- The Washington Times - Tuesday, July 18, 2006

The sweltering heat that has driven tourists indoors and soaked dress shirts in sweat has claimed the lives of three Maryland residents, turned the District into a virtual frying pan and caused local officials to keep watch for heat-related illnesses.

Three persons have died of heat-related causes since Friday, Maryland health officials said yesterday.

The deaths occurred in Calvert, Carroll and Prince George’s counties, the Department of Health and Mental Hygiene reported.

The National Weather Service issued a Code Red heat advisory yesterday as the heat flirted with the 100-degree mark. The high temperature at Ronald Reagan Washington National Airport was 97 degrees, the highest in the area yesterday and a degree higher than Monday. The heat index, which takes into account the effect of humidity, was 105.

Some relief is expected today from an approaching front that also raised the possibility of strong thunderstorms last night, the Weather Service said.

In the meantime, the heat prompted the opening of cooling centers across the region for those without air conditioning at home.

In Prince George’s County, a 73-year-old man was found Sunday by his wife in his car at a shopping center. The Calvert County death was a 54-year-old man found in his home Friday, and the Carroll County death was a 60-year-old man found outside of his home Sunday, said John Hammond, a spokesman for the state health department.

Adding to the weather concerns is the second tropical storm of the 2006 hurricane season looming off the North Carolina coast. With top sustained winds of 40 mph, a tropical depression officially became Tropical Storm Beryl at 4:55 p.m. yesterday, the National Hurricane Center said.

Early indications were that the system’s sustained wind wouldn’t reach 74 mph, the threshold for a hurricane, hurricane specialist Jamie Rhome said.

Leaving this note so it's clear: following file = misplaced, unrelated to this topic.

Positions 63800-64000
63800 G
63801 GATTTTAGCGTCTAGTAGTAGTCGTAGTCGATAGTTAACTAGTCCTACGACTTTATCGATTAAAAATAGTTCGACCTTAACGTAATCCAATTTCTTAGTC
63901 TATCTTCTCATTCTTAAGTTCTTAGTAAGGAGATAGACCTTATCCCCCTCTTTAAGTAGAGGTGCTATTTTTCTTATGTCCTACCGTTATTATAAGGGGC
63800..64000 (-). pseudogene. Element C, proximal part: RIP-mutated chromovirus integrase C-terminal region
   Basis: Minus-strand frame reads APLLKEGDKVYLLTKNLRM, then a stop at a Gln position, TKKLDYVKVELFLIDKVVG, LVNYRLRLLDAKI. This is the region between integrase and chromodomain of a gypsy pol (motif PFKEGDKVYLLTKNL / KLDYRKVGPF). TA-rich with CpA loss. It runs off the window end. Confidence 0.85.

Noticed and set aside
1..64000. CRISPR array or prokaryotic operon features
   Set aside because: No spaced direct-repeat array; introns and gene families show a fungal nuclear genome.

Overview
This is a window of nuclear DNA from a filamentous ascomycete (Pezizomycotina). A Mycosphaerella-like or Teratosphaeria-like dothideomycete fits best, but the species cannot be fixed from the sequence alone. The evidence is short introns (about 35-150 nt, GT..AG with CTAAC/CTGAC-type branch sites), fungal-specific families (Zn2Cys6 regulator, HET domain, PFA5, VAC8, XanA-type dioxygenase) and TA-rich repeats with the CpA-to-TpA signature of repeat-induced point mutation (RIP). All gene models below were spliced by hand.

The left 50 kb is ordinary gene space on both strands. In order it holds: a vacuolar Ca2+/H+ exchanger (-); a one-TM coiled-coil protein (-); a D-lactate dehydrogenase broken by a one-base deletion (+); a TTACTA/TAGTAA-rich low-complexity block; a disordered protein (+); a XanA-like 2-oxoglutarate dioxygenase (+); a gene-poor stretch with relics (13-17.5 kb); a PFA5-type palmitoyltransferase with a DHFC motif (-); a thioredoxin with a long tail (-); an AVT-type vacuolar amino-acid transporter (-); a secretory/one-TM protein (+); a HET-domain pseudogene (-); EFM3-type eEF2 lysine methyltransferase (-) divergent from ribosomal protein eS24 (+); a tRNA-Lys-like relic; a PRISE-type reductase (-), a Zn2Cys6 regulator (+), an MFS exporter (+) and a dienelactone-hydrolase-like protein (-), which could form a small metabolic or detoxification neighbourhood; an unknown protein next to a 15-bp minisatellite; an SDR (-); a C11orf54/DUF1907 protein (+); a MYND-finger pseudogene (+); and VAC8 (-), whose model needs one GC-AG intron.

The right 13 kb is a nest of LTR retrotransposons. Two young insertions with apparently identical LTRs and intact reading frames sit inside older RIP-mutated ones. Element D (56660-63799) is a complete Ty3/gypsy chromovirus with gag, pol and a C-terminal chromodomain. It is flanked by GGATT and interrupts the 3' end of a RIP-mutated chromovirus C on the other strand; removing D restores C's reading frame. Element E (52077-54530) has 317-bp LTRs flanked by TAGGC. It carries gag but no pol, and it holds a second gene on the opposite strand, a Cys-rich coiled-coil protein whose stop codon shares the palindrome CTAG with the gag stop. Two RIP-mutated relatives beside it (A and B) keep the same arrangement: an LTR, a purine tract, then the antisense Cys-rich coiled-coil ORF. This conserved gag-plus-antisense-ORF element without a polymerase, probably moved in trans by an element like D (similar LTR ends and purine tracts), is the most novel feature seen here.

“We’re certainly not expecting anything major, a major hurricane or anything like that,” Mr. Rhome said.

Cheryl Kennedy of Philadelphia had just one word to describe the stagnant, sticky, downright dense heat that blanketed most of the nation the past few days.

“Insanity. Insanity,” she said yesterday.

After a long sip of her bottled water, Miss Kennedy added, “This is not fit for human beings. Without air conditioning, I don’t think many of us could last like this for too long.”

She and millions of Americans may have no choice — the heat wave that has gripped most of the nation showed few signs of abating and may persist in some regions until the weekend.

In the Washington area, hospital and emergency officials said the public had largely avoided any major health problems from the extreme heat that moved into the region in full force Monday.

In Prince George’s County, emergency officials reported only a slight increase in requests for help since Monday.

Mark Brady, spokesman for Prince George’s County fire department, said the county handled six emergency calls Saturday and Sunday that were thought to be related to the heat. They derived mostly from outdoor events such as a softball game and a family picnic.

Mr. Brady said the public has been adequately educated about the dangers of such extreme conditions.

“I think the media has done a great job of helping people know what to do,” Mr. Brady said.

In Fairfax County, there were sporadic reports of residents experiencing shortness of breath and other potentially heat-related illnesses. But officials insisted that the heat wasn’t causing any major problems.

“We’ve had several heat-related calls, but nothing in an inordinate amount,” Fairfax County fire department spokesman Dan Schmidt said. “People are drinking fluids and staying out of the heat.”

Despite the heat, widespread power outages have not been reported.

But the heat could put significant pressure on the electrical systems, said Bob Dobkins, a spokesman for Potomac Electric Power Co.

“It’s a perfect time” for power outages, he said. “But this week, we’ve been very fortunate, despite the conditions. Fortunately, we’re not seeing any problems, and the system is holding up well.”

PJM Interconnection, which operates the electric grid for all or part of 13 states and the District, did ask people to reduce usage, especially between 3 p.m. and 7 p.m.

Caroline Chon contributed to this article, which is based in part on wire service reports.

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